The 7 things you need to know about the latest NSA scandal

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Not only has the NSA been secretly spying on us, it’s also been doing so illegally thousands of times per year. That’s the latest revelation from documents given to The Washington Post by former NSA contractor Edward Snowden earlier this year. They show that the NSA has been breaking privacy rules and acting illegally to get access to information since it gained greater surveillance powers in 2008.

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Here’s the essentials of what you need to know about the latest scandal:

Internal audit shows almost 3,000 NSA violations

The Post reports that an internal audit of the NSA shows the unauthorised surveillance of Americans and foreign intelligence targets located in the US. Within the 12-month time span from May 2012 the audit covered, 2,776 violations were recorded – in which the NSA accessed, stored, distributed or collected legally protected communications. According to the Post, the NSA violated a court order by using data on over 3,000 US citizens and green card holders.

Unauthorised surveillance activities “unintended”

The NSA claims most of its unauthorised activities were unintended. The reason? The Post quotes a failure of due diligence or violations of standard operating procedure. One in 10 incidents are apparently due to typographical errors, when secret service analysts enter incorrect queries.

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NSA overseer FISC doesn’t have the power to control it

The Post reveals how the NSA got away with its unauthorised actions. It claims the FISC (Foreign Intelligence Surveillance Court), which is a secret court supposed to oversee the NSA, doesn’t actually have the power to request or investigate information provided by the NSA.

“The FISC is forced to rely upon the accuracy of the information that is provided to the Court,” said FISC chief US District Judge Reggie Walton in a statement given to the Post.

“The FISC does not have the capacity to investigate issues of noncompliance, and in that respect the FISC is in the same position as any other court when it comes to enforcing compliance with its orders.”

Personnel hid information from congress and court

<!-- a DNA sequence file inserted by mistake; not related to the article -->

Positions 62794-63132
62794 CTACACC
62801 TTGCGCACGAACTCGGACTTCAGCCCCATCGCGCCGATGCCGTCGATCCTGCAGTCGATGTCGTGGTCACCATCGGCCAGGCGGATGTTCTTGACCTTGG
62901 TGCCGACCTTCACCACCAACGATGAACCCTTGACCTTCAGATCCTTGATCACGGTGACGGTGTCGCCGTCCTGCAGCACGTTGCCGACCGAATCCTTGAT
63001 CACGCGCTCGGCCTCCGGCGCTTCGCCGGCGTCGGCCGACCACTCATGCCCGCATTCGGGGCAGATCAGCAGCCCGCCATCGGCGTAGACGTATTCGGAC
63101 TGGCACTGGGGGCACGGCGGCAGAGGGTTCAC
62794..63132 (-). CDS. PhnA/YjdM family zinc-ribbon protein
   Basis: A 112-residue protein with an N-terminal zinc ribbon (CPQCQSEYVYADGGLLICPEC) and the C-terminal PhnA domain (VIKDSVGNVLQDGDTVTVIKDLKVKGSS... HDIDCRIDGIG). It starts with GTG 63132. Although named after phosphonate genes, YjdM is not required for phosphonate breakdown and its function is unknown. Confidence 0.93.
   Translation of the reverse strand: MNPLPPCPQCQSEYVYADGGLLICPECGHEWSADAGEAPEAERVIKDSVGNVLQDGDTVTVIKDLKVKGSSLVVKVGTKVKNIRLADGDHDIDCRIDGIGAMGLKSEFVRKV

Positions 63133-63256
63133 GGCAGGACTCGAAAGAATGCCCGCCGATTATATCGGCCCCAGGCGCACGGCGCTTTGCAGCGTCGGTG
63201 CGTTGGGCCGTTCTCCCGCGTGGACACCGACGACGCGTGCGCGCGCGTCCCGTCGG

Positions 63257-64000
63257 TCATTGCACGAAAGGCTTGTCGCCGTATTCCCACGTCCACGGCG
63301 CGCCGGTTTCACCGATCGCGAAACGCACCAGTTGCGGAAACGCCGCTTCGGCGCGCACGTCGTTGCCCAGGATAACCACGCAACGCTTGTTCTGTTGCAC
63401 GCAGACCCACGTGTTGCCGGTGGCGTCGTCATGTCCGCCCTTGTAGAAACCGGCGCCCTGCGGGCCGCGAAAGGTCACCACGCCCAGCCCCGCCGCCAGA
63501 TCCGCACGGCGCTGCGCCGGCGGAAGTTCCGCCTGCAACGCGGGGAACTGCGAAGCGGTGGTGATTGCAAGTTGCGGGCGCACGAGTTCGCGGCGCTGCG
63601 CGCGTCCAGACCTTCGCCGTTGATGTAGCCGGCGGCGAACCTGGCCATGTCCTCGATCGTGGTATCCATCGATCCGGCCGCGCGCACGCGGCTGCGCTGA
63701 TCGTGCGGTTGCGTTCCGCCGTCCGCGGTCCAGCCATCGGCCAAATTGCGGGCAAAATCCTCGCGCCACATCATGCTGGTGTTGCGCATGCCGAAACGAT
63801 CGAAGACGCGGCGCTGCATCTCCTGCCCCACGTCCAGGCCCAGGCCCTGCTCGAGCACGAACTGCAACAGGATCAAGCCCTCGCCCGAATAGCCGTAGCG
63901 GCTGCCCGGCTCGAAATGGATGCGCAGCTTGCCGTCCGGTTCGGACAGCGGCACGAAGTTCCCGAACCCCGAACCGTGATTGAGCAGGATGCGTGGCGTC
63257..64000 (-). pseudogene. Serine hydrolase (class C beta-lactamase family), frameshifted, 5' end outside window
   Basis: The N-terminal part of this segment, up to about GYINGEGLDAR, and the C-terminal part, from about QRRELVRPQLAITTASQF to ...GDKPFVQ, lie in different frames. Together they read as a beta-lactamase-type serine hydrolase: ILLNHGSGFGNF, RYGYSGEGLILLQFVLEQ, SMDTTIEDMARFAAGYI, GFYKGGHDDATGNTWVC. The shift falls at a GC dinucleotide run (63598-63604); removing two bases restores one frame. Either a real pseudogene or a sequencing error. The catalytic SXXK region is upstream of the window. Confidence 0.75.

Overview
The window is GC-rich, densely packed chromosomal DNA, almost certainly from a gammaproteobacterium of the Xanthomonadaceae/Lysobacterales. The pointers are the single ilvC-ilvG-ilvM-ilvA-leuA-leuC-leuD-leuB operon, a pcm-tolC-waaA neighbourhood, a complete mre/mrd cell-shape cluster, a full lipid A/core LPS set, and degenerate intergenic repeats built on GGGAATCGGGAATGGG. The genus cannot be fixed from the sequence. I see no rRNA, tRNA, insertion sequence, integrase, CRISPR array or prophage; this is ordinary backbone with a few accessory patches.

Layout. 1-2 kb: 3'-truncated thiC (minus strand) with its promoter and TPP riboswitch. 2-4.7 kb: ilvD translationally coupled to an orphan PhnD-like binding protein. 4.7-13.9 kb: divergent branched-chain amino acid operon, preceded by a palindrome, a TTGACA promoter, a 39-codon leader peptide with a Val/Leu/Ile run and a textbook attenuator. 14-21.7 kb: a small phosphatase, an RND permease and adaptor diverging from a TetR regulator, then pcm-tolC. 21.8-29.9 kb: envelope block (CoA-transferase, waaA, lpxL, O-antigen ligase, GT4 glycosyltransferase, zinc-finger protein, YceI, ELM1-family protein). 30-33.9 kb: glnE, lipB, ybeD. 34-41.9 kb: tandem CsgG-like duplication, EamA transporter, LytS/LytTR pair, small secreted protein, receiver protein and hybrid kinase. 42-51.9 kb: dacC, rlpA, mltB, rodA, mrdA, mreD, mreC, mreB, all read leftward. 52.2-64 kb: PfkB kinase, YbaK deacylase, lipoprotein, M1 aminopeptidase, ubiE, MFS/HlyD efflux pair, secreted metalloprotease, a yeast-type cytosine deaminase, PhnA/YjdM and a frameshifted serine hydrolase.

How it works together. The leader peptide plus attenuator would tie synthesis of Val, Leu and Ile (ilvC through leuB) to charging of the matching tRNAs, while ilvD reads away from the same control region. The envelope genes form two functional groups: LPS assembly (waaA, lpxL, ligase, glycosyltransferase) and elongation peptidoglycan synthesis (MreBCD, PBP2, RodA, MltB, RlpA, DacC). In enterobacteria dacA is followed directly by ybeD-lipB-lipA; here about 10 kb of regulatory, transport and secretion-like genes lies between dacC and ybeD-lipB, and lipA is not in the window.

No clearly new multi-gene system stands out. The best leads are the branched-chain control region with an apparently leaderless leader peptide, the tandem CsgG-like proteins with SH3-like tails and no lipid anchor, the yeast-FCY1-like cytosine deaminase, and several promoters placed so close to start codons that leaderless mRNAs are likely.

One document points to NSA official being taught to reword and leave out details in reports given to the Justice Department and the Office of the Director of National Intelligence. The latest in-depth documents provided to The Post are said to not usually be shared with congress or the FISC.

One example of an NSA infringement that it did not report was when it intercepted a “large number” of calls from Washington due to a programming error that mistook Washington’s 202 code for 20, which is the international dialling code for Egypt.

NSA’s official line

A senior NSA official tried to explain its actions to The Post, saying: “We’re a human-run agency operating in a complex environment with a number of different regulatory regimes, so at times we find ourselves on the wrong side of the line”.

The most serious violation

The Post reports that one of the most serious violations involved the NSA diverting “large volumes of international data passing through fibre-optic cables in the United States into a repository where the material could be stored temporarily for processing and selection”. Within this data was a mixture of foreign and US emails.

A breach of the Fourth Amendment

This action was ruled in breach of the Fourth Commandment, which prohibits unreasonable searches and seizures, in October 2011 by the FISC. NSA lawyers, however, told the court it could “not practicably filter out the communication of Americans”, The Post wrote.

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Image credit: Flickr user Ian Sane

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